|Home | Contact us | Links | Archives | Search|
Issue 498/ 13th - 19th August 2011
Somali Pirates: A Nightmare Without Borders
On Friday, five Somali pirates will be sentenced in Rotterdam, the Netherlands. A further 700 Somalis are either convicted or awaiting trial for charges of piracy in 14 different countries. In the meantime, piracy off the Coast of Somalia is still a highly lucrative trade; gangs often demand millions of dollars in ransom. The fight against this illegal business is fraught with legal and practical challenges.
By Kassim Mohamed
In May earlier this year, Spain’s National Court sentenced two Somali pirates to 439 years each in prison. They were charged for their involvement in the hijacking of Spanish fishing boat off the coast of Somalia in 2009.
Kenya has also sentenced a number of pirates who are serving their sentences in the coastal city of Mombasa. Most of the pirates are handed in by foreign navies patrolling the Somali coastline.
Lawyers say the suspects are kept in detention for a long time before they have access to legal assistance. Many pirates have also had to be released as there were no courts available to sentence them and no prisons ready to accommodate them.
International community fails to step in
“The international community is reluctant to fight piracy in the Indian Ocean. Piracy is affecting our economy in Kenya, particularly the tourist industry. Piracy has caused mayhem by raising the cost of food. Unfortunately the International community with all the power and might has not stopped piracy and it has become a multi-billion dollar economy,” explained Kenya’s Tourism Minister, Najib Balala.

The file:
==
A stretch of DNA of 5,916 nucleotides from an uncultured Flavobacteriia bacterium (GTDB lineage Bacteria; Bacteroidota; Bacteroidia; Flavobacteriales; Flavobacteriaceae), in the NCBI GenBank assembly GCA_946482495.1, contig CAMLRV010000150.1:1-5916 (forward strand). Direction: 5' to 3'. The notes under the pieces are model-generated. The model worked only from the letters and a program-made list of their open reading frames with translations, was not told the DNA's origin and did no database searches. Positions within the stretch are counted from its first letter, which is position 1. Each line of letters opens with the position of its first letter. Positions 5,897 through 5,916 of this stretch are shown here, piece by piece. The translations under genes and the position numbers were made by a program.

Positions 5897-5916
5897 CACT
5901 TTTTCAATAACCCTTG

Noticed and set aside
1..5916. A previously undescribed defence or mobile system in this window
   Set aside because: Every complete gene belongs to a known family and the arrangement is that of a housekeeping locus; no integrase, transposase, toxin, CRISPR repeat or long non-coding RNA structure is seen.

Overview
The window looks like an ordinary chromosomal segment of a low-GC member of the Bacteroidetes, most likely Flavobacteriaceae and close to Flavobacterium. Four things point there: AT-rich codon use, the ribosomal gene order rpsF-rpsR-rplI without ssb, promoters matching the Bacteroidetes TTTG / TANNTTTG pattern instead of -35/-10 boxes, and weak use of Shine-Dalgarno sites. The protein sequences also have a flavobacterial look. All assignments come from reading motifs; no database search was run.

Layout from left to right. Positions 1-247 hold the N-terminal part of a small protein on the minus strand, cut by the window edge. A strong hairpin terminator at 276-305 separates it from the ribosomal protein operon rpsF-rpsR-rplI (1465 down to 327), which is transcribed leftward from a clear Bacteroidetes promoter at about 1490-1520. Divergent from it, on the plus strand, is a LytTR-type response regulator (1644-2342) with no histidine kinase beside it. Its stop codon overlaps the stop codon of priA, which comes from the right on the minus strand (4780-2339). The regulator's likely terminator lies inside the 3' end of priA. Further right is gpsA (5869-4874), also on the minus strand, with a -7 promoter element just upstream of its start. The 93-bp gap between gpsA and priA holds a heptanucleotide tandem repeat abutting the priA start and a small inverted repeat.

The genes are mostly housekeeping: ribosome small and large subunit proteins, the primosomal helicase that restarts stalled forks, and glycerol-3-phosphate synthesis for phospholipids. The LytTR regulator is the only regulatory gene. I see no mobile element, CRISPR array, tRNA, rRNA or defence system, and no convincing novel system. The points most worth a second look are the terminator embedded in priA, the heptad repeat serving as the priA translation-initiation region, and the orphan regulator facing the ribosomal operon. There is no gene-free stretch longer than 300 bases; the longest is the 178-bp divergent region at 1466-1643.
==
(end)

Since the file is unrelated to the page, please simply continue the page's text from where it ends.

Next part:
According to a pirate gang that spoke to RNW, investing in employing young men to counter the menace will save NATO and other forces millions of dollars and bring back sanity in the high seas.
“Now that NATO is helping rebels in Libya fight the Gaddafi regime by providing aerial bombardments of what it calls ‘a bid to end the bloodshed,’ the situation will not be any different. Just employ us [pirates]and we will be great coastguards,” said Abdirahman Osman, a pirate in Puntland.
“We are have many ships off the coast of Somalia but this will not stop pirates. The way to address piracy is stop them from inland; they were not born at sea, they came from land. Unless the insecurity in Somali is solved, piracy will not stop. We are asking the donor community to help us address piracy inland and also address the illegal fishing and dumping of toxic waste in our coastline as we have many cases,” lamented Mohamed Alinur Ameriko.
and Somaliland, two semi-autonomous regions of Somalia with their
different structures of government are not much better equipped than
South and Central Somalia in terms of Coast guards.
Source: RNW Africa Desk